Staffing is even more complicated with different employment laws in each country, as well as European wide legislation which tends to be more employee friendly than in North America. Commercial agents have guaranteed residual commissions owing to them across the European Union, so beware on that front. And if you considered hiring staff in France, my advice would be don’t do it lightly without due diligence. There is a disgusting but perhaps not inaccurate saying that it’s easier to chop off your own hand than to fire a French employee!

There are numerous other significant barriers to doing business which I don’t have space to go into here, but nevertheless, we can clearly see that while the opportunity is large in Europe, it’s not that straightforward, and ‘gung ho’ megalomania should be tempered with a harsh dose of practical reality!

Having emphasised the difficulties, there are some clear forward paths we can look at now. The first and most prevalent of which is to utilise distributors, at least in the first instance, who understand the local nuances, have the retail relationships and take legal responsibility for trading in each market. This may not be a long term strategy you are very comfortable with, but it took even the Hasbros & Mattels of this world decades to set up an office in every decent sized market in Europe.

The second option is the ‘beach head’ strategy, whereby you pick one market to trade direct to retail in, thus establishing your beach head and branch out from there over time. For English speaking companies e.g. from North America or Australia, in most instances the beach head market would be the UK, as we tea drinkers speak (nearly!) the same language, the Licenses tend to convert as well here as anywhere (although we don’t play the same kind of football, so sports doesn’t tend to cut it), and this is one of the three biggest individual toy markets in Europe. Latin American companies may head to Spain first as their beach head market due to language similarities.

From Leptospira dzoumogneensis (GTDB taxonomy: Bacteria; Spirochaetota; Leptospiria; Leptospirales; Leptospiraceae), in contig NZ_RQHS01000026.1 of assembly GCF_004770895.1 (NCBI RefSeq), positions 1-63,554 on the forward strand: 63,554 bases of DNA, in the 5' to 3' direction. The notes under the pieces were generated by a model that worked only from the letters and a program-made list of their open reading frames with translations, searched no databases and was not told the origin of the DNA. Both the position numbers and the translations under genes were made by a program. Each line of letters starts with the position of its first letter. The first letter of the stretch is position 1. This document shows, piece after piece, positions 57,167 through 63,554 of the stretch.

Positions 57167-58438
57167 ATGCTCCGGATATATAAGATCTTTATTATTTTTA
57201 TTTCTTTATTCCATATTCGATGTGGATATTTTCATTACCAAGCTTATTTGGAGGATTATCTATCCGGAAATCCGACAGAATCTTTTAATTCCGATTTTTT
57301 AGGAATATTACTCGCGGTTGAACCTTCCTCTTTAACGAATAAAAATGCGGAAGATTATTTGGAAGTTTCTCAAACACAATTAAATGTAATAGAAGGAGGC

The third option is to sell to distributors and retailers on an FOB basis meaning only outlaying the cost of two sets of air fares and hotels at risk, versus everything that comes with setting up offices.

And in case you’re already established in one or more EU markets, here’s my rough list of priority for your distribution efforts and why (although this will depend to some degree on your product category, as category strength per market varies, it’s not a bad starting point):

The UK, as mentioned is one of the three biggest markets. France of similar size as a toy market, although with significant local challenges & diversity factors. Germany would be next on my list, it’s a large market, but very decentralised, and retail is massively fragmented – in fact Germany is home to the largest specialty market in Europe, plus the product mix tends to differ in Germany versus many other markets. Spain would be next, although expect to TV advertise everything, closely followed by Italy. Then the next tier would include the Nordic countries, Holland, Poland, the Czech Republic and other markets East of Germany!

Rolling out all those markets would keep most businesses busy for a decade or more, so I’ll write another article in 2022 with some suggestions on where to go to next!